Grave of the Fireflies must be seen, don't prejudge it because it is animated, simply let go and allow your heart to feel. You will not remain untouched.

The Disc:

Grave of the Fireflies comes to us on Blu-ray from Sentai Filmworks in an incredibly good looking edition that far exceeds my expectations. I had never seen any films from Sentai, so my hopes were moderate, but having seen the finished product, it favorably compares with any Disney Ghibli offering we've seen so far. The detail in the animation is astounding, even to the point where fine line art is easily discernible and sometimes you can even see when one animation cel slides under another, something I've never seen on DVD. There is some visible film grain, but it isn't overpowering, and for those of you who are a fan of that sort of thing, you shouldn't be disappointed. As usual, Ghibli's gorgeous matte paintings really shine in HD, and there were a couple of instances in which I was stunned to see images that were so well rendered that I thought they were photos for a second before shaking it off and remembering what I was seeing. Really amazing stuff. For image captures and comparisons to the Japanese disc, you can visit DVDBeaver at the link below (I'm working on doing screencaps from my computer, but I'm not quite there yet).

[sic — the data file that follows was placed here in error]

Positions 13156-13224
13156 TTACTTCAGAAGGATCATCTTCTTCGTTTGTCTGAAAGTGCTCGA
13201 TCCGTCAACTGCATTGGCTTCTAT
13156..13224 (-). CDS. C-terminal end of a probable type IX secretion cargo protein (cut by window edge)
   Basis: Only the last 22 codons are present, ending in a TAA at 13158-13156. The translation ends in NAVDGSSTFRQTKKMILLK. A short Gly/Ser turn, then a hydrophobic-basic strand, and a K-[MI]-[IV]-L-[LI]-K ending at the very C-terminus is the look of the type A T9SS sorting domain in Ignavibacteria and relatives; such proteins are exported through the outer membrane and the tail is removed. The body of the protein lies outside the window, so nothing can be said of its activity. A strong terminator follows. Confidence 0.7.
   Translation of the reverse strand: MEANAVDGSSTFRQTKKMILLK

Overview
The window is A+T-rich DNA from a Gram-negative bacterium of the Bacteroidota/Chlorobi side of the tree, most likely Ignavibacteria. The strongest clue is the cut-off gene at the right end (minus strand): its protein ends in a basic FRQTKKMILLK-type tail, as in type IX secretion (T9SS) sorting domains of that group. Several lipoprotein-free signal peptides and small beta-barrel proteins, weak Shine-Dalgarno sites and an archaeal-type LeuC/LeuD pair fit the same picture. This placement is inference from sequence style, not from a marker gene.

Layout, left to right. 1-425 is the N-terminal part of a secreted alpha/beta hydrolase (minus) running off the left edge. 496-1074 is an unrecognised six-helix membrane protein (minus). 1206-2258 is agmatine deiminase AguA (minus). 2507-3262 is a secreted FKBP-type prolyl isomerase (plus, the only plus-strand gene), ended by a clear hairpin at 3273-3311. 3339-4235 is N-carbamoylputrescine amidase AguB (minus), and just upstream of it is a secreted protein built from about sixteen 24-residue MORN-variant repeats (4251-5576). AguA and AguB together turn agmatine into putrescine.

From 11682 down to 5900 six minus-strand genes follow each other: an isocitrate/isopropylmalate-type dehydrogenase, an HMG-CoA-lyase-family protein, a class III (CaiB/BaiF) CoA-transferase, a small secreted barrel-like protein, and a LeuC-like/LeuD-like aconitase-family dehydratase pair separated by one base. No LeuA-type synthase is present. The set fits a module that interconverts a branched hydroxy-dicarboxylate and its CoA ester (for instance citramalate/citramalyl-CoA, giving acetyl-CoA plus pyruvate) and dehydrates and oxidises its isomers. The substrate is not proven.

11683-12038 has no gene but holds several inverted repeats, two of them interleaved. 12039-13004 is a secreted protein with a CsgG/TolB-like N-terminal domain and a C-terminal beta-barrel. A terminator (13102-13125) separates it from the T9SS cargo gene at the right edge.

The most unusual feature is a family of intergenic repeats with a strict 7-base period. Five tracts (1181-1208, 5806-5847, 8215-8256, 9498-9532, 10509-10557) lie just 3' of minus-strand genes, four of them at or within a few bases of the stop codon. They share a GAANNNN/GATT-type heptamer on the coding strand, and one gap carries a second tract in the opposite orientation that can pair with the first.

The audio is another area in which Sentai Filmworks' presentation excels. In addition to the classic Japanese audio track, we are given two English audio dub tracks. One is a vintage track for which the materials are moderately damaged, and the second is a brand new dub, created by Sentai Filmworks, which sounds excellent and is really a worthwhile addition. I know that many of you out there are not fans of English dubs, but I think it is acceptable for animation, and this track, devoid of Disney music superstars and celebrity actors rather than voice actors, is a fine addition to the Grave of the Fireflies legacy.

In the extras department, what we get here is a bit thinner than those of the Disney Ghibli discs, but still worthwhile. There is the customary feature length storyboard comparison which has become something we expect with all Ghibli special editions. There are also two deleted scenes in story-board/animatic style, so if your heart hasn't been ripped from your chest by the closing credits, you can finish the job with these little pieces. Lastly we get a couple of trailers for the film, which emphasize its odd pairing with Hiyao Miyazaki's My Neighbor Totoro at theater, what traumatized children those must've been.

In closing, Grave of the Fireflies from Sentai Filmworks is a must own disc, and at $17, it's a bargain. Highly recommended!